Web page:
Building a Powerful Culture of Philanthropy
Emory owes much gratitude to the philanthropy of private foundations. Their generosity continues to transform the university with new spaces, student and faculty awards, research grants, and health care improvements. Now another transformation is at hand: Alumni and friends are claiming their places as philanthropists alongside foundations, and their enthusiasm is creating a culture of giving with the potential to sustain Emory’s mission for generations.
“One of the most remarkable outcomes of this campaign has to do with the new sense of pride and responsibility we’re developing at Emory,” says President James Wagner. “People from around the globe are voting with their checkbooks that Emory is a valuable investment, and Emory has an associated responsibility to deliver.”
Despite the national economic downturn that began as Emory leaders announced Campaign Emory to the public in fall 2008, increasing numbers of alumni, friends, grateful patients, faculty, staff, and parents are trusting the university with their financial support. As of June 30, 2012, individual donors had generated more than $630 million in campaign gifts.
“During difficult economic times, we invest the resources we do have in the places that make the most difference in our communities,” Wagner explains. “Our donors are seeing how their personal commitments to the larger community can be satisfied by continuing to invest in Emory.”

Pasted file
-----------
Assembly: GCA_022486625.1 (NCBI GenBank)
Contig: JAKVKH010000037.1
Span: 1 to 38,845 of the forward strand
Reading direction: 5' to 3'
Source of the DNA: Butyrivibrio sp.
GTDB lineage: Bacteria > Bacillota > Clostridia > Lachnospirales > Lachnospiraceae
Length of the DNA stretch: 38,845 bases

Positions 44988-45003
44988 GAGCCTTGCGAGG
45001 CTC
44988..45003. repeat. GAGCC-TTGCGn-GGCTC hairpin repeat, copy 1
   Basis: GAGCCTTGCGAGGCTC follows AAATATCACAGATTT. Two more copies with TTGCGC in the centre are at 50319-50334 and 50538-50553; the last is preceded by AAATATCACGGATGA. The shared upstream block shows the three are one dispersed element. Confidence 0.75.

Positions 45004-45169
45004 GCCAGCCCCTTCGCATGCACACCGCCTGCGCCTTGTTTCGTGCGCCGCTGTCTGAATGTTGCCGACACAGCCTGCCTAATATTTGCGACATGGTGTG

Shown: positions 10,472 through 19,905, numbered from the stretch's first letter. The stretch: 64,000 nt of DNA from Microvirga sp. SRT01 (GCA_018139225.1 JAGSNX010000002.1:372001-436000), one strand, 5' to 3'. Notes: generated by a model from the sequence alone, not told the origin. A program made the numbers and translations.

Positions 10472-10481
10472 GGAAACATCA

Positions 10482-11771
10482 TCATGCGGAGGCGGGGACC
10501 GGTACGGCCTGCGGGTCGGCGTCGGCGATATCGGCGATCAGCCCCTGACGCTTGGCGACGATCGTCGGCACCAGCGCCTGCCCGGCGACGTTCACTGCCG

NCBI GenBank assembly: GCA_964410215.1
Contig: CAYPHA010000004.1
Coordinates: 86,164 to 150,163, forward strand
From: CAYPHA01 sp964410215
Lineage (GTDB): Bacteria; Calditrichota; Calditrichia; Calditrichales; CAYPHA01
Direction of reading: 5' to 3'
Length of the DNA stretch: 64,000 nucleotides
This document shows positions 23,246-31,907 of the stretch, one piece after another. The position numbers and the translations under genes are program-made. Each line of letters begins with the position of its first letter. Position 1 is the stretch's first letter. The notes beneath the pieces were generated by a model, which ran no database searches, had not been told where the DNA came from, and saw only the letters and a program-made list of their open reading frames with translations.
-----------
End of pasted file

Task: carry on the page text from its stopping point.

Consider this example. An immigrant with a Romanian nursing degree and a ferocious work ethic graduated from Emory this year, having earned a near-perfect GPA and a string of leadership and service awards. Alumni and friends investing in financial aid at Emory enabled this talented student’s success.
A New York alumnus who loved intramural sports as a student made a gift to improve Emory’s athletic fields and facilities and establish an endowment for the intramural program. A Georgia couple is funding Parkinson’s disease research in gratitude for the years of expert care Emory has provided them. A Texas alumna who serves on the Board of Trustees is championing the Student Hardship Fund, created by two members of the class of 2012 to help students experiencing financial crises.
Campaign gifts to Emory are as varied as the individuals making them. Donors are matching their own interests with the university’s work in every school and unit, both at home and abroad, and the momentum their gifts create is moving Emory closer to its $1.6 billion goal.
“Giving to Emory is about ensuring that what our university stands for will thrive,” Wagner says. “Because our mission involves caring for society, our alumni and friends know that their dreams for a better society can be lived out through Emory.”
To learn how to connect your own philanthropic goals with Emory’s work through a gift to Campaign Emory, visit campaign.emory.edu/contact/ and call or email any of the representatives listed.